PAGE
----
It has been made clear that those people who fight for self-glorification or for the exploitation of the weak are in fact friends of the devil; wheres those who raise arms to curb tyranny and aggression, to eradicate evil from the human society, fight in the way of Allah. Mere fighting is not, therefore, Jihad in Islam; it is the noble objective alone which makes it a sacred pursuit like devotion and prayer. It is narrated on the authority of Abu Musa Ash'ari that once a man went to the Holy Prophet (may peace be upon him) and said: One man fights for the sake of spoils of war, the second one fights for fame and glory and the third to display his courage and skill; which among them is the fighter for the cause of Allah? Upon this the Holy Prophet (may peace be upon him) replied: He who fights with the sole objective that the word of Allah should become supreme is a Mujahid in the cause of the Lord.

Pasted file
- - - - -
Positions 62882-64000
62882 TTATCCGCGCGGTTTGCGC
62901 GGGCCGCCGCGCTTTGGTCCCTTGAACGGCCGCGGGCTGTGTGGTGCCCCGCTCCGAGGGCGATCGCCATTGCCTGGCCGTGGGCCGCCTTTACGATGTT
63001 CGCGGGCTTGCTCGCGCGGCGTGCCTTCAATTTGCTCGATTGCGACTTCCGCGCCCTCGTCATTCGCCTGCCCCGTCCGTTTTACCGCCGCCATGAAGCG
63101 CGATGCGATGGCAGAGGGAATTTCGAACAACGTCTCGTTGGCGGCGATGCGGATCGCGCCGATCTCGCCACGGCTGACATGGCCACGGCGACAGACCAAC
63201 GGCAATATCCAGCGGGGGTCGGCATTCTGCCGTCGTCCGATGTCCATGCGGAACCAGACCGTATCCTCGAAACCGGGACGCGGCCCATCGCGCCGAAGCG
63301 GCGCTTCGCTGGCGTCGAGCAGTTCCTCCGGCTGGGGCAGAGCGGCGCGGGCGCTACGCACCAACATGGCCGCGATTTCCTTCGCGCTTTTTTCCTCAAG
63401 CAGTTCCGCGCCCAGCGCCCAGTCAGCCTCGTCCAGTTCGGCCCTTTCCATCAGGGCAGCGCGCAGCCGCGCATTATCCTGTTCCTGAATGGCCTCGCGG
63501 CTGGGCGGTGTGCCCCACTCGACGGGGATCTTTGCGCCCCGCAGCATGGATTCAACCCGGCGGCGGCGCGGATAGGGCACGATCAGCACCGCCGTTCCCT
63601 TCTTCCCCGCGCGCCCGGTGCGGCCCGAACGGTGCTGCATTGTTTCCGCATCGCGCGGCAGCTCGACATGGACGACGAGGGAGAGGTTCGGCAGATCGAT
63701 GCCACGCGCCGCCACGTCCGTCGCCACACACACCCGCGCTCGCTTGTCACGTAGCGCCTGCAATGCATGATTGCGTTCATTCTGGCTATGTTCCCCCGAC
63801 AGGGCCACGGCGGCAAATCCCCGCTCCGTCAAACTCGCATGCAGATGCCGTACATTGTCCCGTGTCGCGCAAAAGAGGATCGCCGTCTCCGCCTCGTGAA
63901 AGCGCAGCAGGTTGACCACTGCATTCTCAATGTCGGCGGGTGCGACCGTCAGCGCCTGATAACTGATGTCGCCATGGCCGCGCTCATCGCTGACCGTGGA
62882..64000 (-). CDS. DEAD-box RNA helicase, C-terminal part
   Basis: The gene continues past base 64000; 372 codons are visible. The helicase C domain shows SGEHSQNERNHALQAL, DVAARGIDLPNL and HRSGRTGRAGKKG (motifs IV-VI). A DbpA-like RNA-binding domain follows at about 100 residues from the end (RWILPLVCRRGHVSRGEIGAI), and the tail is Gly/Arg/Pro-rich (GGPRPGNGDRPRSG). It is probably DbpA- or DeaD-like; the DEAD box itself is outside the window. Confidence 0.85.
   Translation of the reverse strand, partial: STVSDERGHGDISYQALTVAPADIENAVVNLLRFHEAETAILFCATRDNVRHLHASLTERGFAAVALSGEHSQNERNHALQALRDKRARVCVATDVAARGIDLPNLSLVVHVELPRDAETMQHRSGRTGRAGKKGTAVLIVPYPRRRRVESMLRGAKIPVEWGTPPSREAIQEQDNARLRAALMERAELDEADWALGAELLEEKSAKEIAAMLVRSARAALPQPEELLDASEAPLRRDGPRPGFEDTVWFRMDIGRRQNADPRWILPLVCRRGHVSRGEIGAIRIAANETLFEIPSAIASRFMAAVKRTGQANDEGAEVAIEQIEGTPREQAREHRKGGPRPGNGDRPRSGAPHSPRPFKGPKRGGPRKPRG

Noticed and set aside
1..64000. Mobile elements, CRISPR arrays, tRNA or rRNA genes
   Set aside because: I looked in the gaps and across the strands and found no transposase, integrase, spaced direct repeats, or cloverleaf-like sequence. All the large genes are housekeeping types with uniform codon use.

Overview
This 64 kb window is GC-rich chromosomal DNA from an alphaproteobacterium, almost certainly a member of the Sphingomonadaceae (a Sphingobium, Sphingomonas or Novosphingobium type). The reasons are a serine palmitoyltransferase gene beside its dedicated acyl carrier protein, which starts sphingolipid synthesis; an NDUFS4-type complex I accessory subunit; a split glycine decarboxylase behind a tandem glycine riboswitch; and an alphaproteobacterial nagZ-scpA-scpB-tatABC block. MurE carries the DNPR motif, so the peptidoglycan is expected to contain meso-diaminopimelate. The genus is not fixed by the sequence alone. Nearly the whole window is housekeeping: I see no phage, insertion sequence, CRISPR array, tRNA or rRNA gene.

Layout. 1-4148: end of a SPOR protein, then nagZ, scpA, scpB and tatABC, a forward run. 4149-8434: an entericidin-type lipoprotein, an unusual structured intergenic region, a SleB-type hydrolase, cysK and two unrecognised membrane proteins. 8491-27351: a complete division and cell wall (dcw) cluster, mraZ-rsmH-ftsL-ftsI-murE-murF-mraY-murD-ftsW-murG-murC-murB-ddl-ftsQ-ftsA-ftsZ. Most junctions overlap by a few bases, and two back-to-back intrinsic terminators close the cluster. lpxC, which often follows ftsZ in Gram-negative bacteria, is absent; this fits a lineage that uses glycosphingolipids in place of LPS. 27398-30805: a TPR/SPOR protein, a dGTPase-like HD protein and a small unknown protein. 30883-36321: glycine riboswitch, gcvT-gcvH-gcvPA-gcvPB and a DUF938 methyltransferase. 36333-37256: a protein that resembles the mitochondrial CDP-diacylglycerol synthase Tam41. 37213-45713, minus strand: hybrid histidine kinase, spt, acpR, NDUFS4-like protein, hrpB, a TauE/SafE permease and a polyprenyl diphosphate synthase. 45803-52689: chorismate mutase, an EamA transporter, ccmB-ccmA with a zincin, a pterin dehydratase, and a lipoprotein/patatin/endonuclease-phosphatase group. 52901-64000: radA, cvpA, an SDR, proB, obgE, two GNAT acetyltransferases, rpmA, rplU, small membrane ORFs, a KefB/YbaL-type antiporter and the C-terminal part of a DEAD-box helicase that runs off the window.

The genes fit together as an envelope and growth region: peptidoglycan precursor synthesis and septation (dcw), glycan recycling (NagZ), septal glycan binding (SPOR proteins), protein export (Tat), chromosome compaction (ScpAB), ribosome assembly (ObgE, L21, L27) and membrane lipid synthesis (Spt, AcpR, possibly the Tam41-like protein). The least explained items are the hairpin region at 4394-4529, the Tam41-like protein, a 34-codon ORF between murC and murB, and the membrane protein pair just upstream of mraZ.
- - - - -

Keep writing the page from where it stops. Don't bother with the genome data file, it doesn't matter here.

A Mujahid is thus a noble person who offers his life for the achievement of lofty ends. He is actuated by human considerations lifts arms not under the impulse of fury and revenge, but with will, fore-thought, tenacity and fellow-feeling, and his conduct bears the imprint of human intellect, human sympathy and sense of justice.

The Holy Qur'an has explained this point in Sura Anfal in these words:

" O you who believe, when you meet an enemy, be firm, and remember Allah much, that you may be successful. And obey Allah and His Apostle. And fall with no disputes, lest ye falter and your strength fail; but be steadfast! For Allah is with those who patiently persevere. Be not as those who came forth from their dwellings boastfully. And to be seen of men and debar (men) from the way of Allah. And Allah encompasses what they do" (viii. 45-46).

Here the Muslims have been exhorted to observe five principles of war:

Be steadfast in the face of the enemy.